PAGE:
Restricted by the 3 per cent deficit rule, the only recourse left for eurozone debtors? Pay the piper with “austerity” measures.
So therein lies the lie. Tsipras tells his fellow Greeks that we can live in a looking glass world, where we can have our euro and eat it too — that we can stay handcuffed to the euro but run free without austerity.
The nonsense continues — following the announcement of the official results of the referendum on Sunday night, Tsipras tweeted that the Greek electorate voted for a “Europe of solidarity and democracy,” while the now-resigned finance minister Varoufakis tweeted that “Greece’s place in the eurozone is non-negotiable,” claiming that he would not allow the “only alternative,” the old drachma trading alongside the euro.
Syriza’s euro-fetish was already evident in its pre-referendum proposals to the IMF and European Bank, a 47-page document which included €8 billion in new austerity measures plus a new round of sell-offs of state industries, the maintenance of a primary surplus of 1 per cent this year which would increase in the coming years, the increase of the retirement age to 67, and making permanent the previously “temporary” taxes upon an already overtaxed populace.
In Tsipras’s own proposal, there was no word of a debt write-down or stoppage of payments, despite the fact that the government’s own Debt Audit Commission announced on June 17 that the bulk of Greece’s debt is illegal, “odious,” and should not be paid.
Instead, Tsipras has come out in support of the IMF’s proposal for a mere 30 per cent “debt haircut” and a 20-year grace period, effectively sweeping the problem under the rug. Greece is currently running a deficit, meaning that in order for the 1 per cent surplus to be achieved, Syriza must cut, cut, cut. Exactly as Mundell and the supply-siders intended.
Like Obama, Tsipras knows that cutting pensions, privatising and closing industries, slashing wages — in other words, “austerity” or, to use the latest jargon, “reform” — is not just cruel, it’s plain stupid. It can only push a nation in recession into depression. That’s not just theory. The troika (the European Central Bank, IMF and European Commission) first imposed their vicious austerity measures on Greece in 2010. Greeks watched their annual salaries plummet to half of a German’s paycheque. Greece’s supposedly generous pensions have been cut eight times during the crisis, while two-thirds of pensioners live below the poverty line. Everything from Greece’s airports to harbours, the national lottery to prime publicly owned real estate was sold off, while schools and hospitals were shuttered.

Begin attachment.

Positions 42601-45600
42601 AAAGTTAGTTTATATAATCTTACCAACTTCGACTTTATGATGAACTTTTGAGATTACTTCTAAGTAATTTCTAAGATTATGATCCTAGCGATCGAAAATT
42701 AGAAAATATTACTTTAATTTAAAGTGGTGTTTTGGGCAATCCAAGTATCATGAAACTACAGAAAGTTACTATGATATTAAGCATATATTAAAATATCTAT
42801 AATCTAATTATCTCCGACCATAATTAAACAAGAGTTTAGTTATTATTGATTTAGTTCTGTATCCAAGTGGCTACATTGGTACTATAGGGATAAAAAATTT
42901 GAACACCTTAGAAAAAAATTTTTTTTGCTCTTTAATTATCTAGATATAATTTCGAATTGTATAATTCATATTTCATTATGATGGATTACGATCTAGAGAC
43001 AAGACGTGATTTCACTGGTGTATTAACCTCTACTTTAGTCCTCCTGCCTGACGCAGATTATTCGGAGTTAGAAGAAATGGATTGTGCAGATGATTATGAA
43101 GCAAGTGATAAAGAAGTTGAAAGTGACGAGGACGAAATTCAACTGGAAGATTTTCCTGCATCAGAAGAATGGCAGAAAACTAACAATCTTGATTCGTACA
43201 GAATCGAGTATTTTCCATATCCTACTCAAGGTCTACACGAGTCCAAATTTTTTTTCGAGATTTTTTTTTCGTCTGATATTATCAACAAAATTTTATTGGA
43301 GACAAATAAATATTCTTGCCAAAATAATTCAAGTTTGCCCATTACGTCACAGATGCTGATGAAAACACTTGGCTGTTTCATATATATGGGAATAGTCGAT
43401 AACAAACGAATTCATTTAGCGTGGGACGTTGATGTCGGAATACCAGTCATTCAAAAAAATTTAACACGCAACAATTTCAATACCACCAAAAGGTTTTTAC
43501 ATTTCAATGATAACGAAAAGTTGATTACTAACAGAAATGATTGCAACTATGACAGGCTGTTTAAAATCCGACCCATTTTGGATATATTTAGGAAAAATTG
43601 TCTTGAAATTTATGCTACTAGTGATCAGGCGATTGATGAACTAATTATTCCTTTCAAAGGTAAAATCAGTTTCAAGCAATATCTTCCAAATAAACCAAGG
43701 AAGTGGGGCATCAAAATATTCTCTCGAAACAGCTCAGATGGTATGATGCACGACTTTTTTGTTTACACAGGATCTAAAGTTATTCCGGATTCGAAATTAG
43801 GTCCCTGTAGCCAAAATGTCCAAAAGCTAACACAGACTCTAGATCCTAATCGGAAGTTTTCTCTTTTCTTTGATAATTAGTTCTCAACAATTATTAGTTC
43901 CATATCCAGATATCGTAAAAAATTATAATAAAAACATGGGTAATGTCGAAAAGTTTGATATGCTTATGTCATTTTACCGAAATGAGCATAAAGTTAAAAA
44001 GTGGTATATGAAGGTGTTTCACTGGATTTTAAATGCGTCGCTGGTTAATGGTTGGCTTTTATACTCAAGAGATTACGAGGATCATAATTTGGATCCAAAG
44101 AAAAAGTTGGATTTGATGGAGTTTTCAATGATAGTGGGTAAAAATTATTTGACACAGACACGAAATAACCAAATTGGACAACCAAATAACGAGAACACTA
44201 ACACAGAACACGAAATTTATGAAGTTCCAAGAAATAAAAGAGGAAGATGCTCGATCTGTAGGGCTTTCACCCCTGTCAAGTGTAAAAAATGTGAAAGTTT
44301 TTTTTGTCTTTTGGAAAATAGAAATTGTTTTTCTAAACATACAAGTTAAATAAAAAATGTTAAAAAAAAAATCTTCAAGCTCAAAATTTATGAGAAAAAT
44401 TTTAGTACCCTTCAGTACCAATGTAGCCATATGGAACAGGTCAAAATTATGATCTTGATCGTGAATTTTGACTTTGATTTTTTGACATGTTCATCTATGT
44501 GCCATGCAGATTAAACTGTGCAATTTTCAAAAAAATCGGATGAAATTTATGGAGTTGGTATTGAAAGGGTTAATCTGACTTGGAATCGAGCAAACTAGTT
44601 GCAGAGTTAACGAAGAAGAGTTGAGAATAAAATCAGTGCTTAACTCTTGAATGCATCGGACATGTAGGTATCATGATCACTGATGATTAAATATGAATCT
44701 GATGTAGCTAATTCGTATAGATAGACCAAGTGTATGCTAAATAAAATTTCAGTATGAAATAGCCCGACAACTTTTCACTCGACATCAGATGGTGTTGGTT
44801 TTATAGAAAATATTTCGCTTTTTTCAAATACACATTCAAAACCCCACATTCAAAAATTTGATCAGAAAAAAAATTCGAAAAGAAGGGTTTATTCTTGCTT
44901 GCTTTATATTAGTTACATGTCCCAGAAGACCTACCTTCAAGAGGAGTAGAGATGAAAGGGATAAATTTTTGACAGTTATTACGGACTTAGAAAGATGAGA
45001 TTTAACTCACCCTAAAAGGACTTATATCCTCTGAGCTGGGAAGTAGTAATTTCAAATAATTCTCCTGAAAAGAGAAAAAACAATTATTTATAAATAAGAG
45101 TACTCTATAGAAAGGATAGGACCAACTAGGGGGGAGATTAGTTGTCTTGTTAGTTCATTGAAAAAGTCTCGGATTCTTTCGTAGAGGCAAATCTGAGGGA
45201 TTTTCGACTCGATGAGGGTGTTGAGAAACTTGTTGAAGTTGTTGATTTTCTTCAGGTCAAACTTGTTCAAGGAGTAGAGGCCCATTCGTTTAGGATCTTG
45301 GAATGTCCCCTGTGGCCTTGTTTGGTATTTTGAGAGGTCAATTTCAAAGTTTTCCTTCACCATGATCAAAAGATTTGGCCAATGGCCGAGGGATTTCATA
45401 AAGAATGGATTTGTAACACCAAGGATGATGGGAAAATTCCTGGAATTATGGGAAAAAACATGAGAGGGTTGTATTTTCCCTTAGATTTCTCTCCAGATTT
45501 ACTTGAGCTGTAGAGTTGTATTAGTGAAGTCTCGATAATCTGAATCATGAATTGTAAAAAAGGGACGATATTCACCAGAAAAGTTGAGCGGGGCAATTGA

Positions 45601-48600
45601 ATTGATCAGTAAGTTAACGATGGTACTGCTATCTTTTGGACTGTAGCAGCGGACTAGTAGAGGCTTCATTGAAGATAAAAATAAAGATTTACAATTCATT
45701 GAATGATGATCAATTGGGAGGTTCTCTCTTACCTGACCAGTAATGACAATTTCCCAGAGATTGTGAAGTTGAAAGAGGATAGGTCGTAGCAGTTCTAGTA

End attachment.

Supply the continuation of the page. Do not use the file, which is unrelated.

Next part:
And, for the first time since World War II, widespread starvation has returned. 500,000 children in Greece are said to be malnourished. Students fainting from hunger in frigid schools which cannot afford heating oil is now a common phenomenon.
This cruel “belt tightening,” the troika promised, would restore Greece’s economy by 2012 (and then 2013, 2014, and 2015). In reality, unemployment went from a terrible 12.5 per cent in 2010 to a horrendous 25.6 per cent today.
Now, the troika demands more of the same, a continuation of this disastrous policy.
Meanwhile, following the referendum result which made him a hero, finance minister Varoufakis resigned. Ironically, while Varoufakis rubbed German officials the wrong way with his unorthodox style, he, too, maintained the pro-euro myth.
Previous austerity measures continued under his watch. To please the mad austerity masters, he said he would “squeeze blood from a stone” to repay the IMF — which he did in May, when all remaining funds in the Greek Treasury were rounded up by presidential decree to make that month’s IMF loan payment.
Varoufakis was so wedded to the euro that he claimed that Greece would be unable to print its old currency, the drachma, because we destroyed our currency printing presses when we joined the euro. In fact, the government’s banknote printing facility in Athens still operates, printing the 10-euro note.
Meanwhile, our future flees. A quarter of a million university graduates have abandoned our nation. They have no choice — unemployment for those under 25 has hit 48.6 per cent.I know that many Greeks, Cypriots, Italians and Portuguese all express a visceral fear of leaving the euro. Depending on which polls one chooses to believe, anywhere from a near-majority to an overwhelming majority of Greeks wish to remain in the euro at all costs.
From the hysterical statements I heard from some Greeks that, “We cannot leave Europe!” you’d think that dropping the euro will cause Greece to break off at the Albanian border and crash into Africa.
It would be refreshing to hear political leaders say the honest economic truth — “Workers of Europe unite! You have nothing to lose but the euro — and your chains.”
Michael Nevradakis is host of Dialogos Radio in Athens. Greg Palast is the author of the New York Times bestsellers, The Best Democracy Money Can Buy, Billionaires & Ballot Bandits, Armed Madhouse and the highly acclaimed Vultures’ Picnic.